8 things to know about gene-editing tech CRISPR

In recent years, CRISPR has gained a reputation as one of the most effective approaches to gene editing.

Here are eight things to know about CRISPR and its potential influence on disease prevention.

1. CRISPR, which stands for Clustered Regularly Interspaced Short Palindromic Repeats, is a gene-editing technology that enables scientists to edit an organism's — such as a human's — DNA. The CRISPR system allows scientists to add, remove and replace segments of genetic material within a living organism's genome, according to the National Institutes of Health's Genetic Home Reference guide.

2. CRISPR is based on the gene-editing systems bacteria use to defend against viruses. Bacteria create DNA segments known as "CRISPR arrays" based on "snippets" of DNA from a virus, according to the NIH guide. The bacteria use these DNA segments to produce RNA that targets the virus. In a laboratory setting, researchers are likewise able to create RNA that targets a specific DNA sequence and enzyme within the genome.

3. Many scientists consider the CRISPR-Cas9 system — which creates modified RNA segments that bind to the CRISPR-associated protein 9 enzyme — to be one of the most precise and least expensive gene-editing techniques. Unlike other approaches, the CRISPR-Cas9 system is able to cut DNA segments without additional tools and can target multiple genes at the same time, according to a guide created by Cambridge, Mass.-based Broad Institute of MIT and Harvard.

4. In a study published in Nature Biotechnology Feb. 6, a team of researchers used gene-editing tech to enable mice suffering from hereditary deafness to hear. In a separate study published in Nature Aug. 2, researchers used CRISPR-Cas9 to "correct" a gene mutation in human embryos that causes hypertrophic cardiomyopathy, a genetic heart disease that sometimes leads to sudden cardiac death and heart failure.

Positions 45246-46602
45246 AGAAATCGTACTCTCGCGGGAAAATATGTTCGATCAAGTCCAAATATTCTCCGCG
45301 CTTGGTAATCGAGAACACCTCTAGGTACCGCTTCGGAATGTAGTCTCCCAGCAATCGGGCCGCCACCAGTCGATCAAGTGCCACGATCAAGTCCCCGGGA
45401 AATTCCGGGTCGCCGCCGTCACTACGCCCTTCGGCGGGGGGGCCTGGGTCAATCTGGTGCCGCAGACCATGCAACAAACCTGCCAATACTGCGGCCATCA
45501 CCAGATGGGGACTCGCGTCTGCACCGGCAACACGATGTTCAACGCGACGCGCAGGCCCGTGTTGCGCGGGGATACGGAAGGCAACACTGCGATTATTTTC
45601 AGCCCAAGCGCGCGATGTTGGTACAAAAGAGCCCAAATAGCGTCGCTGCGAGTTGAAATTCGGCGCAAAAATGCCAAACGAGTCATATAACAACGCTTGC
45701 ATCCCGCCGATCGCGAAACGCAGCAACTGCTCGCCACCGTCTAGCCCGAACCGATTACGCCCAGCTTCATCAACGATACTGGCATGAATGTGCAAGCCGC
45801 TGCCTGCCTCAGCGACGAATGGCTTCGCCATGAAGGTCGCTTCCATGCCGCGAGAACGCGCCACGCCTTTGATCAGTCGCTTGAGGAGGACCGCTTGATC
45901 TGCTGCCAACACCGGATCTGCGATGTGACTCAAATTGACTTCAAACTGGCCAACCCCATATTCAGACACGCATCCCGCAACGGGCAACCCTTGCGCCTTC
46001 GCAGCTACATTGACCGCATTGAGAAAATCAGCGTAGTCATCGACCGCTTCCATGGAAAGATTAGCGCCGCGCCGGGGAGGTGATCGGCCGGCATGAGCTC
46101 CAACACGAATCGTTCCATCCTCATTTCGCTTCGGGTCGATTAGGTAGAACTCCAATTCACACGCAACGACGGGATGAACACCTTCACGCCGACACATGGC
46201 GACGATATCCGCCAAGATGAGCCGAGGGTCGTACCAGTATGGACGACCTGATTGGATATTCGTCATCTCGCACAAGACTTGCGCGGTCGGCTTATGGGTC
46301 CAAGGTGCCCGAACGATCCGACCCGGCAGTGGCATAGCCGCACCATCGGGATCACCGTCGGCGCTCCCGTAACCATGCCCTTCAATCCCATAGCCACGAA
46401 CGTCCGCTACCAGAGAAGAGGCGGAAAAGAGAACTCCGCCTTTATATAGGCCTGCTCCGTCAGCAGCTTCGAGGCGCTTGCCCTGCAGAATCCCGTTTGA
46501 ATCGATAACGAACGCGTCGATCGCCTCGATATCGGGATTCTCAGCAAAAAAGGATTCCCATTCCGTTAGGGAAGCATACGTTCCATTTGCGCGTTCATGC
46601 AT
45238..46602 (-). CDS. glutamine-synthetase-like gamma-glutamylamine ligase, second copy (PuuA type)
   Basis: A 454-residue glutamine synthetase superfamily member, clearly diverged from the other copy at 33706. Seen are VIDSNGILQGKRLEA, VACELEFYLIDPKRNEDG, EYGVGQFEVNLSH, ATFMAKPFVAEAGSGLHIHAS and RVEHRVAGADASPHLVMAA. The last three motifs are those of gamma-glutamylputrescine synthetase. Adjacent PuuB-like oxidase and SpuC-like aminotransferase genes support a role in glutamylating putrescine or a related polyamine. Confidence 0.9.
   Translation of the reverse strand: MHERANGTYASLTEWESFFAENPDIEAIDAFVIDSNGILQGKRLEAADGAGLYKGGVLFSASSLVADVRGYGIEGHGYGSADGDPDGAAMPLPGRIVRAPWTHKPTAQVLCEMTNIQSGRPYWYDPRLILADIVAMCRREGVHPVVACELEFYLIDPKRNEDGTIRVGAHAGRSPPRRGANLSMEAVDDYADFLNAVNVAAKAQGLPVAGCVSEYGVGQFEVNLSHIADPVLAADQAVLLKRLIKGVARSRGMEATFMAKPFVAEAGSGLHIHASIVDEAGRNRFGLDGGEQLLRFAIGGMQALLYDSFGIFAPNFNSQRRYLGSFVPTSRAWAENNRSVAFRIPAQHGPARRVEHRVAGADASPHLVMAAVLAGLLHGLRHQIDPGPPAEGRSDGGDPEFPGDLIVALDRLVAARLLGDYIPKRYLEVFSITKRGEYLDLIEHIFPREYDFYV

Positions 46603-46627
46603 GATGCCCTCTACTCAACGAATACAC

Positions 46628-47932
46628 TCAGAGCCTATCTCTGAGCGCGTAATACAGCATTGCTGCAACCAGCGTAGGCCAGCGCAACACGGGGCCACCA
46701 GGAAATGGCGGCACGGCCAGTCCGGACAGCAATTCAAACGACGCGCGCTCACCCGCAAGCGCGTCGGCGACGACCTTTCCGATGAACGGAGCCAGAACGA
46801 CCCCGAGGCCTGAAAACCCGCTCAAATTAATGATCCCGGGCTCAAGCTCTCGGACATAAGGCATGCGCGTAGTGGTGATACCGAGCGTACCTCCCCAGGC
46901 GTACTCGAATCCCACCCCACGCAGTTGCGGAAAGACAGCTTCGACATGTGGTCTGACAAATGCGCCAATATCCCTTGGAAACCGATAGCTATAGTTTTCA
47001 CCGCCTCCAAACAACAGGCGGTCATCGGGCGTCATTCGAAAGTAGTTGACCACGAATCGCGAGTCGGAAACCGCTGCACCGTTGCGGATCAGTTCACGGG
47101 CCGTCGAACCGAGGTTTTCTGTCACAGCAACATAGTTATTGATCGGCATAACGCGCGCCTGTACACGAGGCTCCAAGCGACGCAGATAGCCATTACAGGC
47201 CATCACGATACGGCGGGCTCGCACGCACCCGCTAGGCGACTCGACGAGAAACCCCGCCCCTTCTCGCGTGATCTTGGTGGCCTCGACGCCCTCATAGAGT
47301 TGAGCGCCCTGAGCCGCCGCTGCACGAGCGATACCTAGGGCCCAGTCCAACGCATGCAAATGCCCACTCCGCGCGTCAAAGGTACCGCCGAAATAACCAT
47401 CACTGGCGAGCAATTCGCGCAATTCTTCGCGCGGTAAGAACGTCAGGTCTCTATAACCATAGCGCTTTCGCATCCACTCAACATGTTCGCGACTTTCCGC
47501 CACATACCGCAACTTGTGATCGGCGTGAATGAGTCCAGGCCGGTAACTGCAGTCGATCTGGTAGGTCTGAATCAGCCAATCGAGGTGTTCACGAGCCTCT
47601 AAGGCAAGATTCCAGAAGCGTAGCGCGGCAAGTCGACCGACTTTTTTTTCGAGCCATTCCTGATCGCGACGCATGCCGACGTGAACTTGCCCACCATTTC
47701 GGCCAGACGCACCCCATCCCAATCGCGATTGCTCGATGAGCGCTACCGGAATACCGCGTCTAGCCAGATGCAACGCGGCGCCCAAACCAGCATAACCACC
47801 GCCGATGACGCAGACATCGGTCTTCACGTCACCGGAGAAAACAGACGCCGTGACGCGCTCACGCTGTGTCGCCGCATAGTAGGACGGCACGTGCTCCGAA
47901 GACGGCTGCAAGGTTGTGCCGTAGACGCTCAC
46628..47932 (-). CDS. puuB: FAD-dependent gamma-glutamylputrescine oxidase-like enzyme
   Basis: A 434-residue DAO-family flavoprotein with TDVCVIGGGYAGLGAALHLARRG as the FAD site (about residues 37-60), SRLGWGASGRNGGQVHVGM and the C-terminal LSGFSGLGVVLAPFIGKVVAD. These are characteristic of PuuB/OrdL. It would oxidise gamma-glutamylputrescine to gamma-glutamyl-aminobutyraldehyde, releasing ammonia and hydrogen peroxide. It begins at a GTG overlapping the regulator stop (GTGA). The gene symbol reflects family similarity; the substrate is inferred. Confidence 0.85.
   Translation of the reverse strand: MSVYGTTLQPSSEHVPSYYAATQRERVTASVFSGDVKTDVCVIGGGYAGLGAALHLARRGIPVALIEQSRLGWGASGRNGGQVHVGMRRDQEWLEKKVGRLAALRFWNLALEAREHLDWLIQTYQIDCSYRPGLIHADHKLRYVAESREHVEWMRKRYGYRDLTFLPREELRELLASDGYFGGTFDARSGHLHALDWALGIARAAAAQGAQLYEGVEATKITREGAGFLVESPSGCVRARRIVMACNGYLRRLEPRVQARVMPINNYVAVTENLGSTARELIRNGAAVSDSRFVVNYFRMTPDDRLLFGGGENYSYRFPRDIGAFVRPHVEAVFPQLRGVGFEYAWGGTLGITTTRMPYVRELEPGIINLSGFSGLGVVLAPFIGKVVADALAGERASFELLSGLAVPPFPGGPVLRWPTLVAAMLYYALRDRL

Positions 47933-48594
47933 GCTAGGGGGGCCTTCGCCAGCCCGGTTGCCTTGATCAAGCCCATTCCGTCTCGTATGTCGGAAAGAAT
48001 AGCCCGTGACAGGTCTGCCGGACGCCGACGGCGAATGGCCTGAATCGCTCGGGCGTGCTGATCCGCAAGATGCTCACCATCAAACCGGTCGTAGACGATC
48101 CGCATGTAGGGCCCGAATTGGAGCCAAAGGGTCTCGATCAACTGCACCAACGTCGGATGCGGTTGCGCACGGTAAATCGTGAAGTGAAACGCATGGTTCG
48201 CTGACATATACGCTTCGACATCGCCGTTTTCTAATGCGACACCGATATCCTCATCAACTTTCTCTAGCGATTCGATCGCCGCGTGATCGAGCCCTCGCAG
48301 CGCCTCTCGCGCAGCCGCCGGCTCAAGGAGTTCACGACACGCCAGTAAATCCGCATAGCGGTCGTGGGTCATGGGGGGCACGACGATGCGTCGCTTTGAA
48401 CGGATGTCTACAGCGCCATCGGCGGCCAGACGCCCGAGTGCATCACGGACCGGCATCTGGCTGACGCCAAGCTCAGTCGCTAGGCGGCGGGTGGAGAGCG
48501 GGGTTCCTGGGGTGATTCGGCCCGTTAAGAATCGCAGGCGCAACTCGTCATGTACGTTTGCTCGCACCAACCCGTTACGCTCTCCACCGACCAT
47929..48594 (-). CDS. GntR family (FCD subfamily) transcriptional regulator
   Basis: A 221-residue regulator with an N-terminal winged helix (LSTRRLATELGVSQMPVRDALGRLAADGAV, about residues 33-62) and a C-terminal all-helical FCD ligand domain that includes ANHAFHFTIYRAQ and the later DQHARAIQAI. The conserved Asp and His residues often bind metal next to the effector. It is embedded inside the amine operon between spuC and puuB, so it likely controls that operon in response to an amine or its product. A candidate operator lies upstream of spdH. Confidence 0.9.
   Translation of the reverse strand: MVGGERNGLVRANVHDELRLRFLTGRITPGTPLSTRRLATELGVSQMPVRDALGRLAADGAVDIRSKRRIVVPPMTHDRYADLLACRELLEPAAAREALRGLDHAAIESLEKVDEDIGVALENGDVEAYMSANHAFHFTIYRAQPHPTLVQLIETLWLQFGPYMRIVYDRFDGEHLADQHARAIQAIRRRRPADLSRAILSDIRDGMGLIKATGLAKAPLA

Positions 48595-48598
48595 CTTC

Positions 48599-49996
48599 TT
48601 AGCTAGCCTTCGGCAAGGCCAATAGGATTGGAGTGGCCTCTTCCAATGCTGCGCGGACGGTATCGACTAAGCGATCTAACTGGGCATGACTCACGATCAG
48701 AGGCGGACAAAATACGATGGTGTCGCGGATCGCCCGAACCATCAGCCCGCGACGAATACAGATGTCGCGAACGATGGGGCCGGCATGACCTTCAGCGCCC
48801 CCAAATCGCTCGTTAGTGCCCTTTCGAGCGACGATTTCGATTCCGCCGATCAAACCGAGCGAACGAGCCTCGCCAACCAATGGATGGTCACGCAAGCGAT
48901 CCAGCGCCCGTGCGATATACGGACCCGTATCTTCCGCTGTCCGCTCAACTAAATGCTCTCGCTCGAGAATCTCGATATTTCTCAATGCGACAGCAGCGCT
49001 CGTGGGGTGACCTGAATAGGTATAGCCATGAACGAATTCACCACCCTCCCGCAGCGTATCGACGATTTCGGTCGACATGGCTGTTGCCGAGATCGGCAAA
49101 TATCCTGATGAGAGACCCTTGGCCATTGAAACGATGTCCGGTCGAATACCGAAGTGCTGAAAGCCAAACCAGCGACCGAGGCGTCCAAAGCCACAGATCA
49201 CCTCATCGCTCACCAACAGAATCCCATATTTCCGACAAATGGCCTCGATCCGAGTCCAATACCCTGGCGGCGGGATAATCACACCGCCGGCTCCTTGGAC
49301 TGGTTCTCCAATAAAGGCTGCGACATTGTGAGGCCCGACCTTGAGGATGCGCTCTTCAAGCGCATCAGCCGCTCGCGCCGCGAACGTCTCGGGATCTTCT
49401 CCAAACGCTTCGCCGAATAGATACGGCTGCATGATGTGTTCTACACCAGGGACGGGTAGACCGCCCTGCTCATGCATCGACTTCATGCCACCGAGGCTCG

5. Some researchers think CRISPR might hold the key to disease prevention for a variety of medical conditions. In a 2015 study published in Nature Biotechnology, researchers explained a targeted technique they engineered to disrupt genes related to select mosquitos' fertility in an effort to one day "suppress mosquito populations to levels that do not support malaria transmission."

6. In 2015, Science named CRISPR its "breakthrough of the year." "The biomedical applications of CRISPR are just starting to emerge," the magazine published at the time. "In short, it's only slightly hyperbolic to say that if scientists can dream of a genetic manipulation, CRISPR can now make it happen." The technology has continued to gain popularity as additional research findings about its uses are published.

7. However, despite CRISPR boasting one of the most precise approaches, gene-editing technology also comes with its risks. In a study published in Nature Methods June 14, a research team noted they witnessed "unexpected mutations" in secondary genes while attempting to use CRISPR-Cas9 to restore sight in blind mice.

8. As CRISPR's advancements have begun to unfold, ethical concerns over the misuse of gene editing have also grown.

"Scientists have long feared the unforeseen medical consequences of making inherited changes to human DNA," according to The New York Times. "Some experts have warned that unregulated genetic engineering may lead to a new form of eugenics, in which people with means pay to have children with enhanced traits even as those with disabilities are devalued."

More articles on data analytics & precision medicine:
Louisiana State U, Moffitt Cancer Center partner to address racial disparities in precision medicine
Harvard's Ash Center to investigate role of data sharing in health outcomes
NIH launches online 'toolkit' to help nurses bring genomics into patient care

© Copyright ASC COMMUNICATIONS 2017. Interested in LINKING to or REPRINTING this content? View our policies by clicking here.

 

Top 40 Articles from the Past 6 Months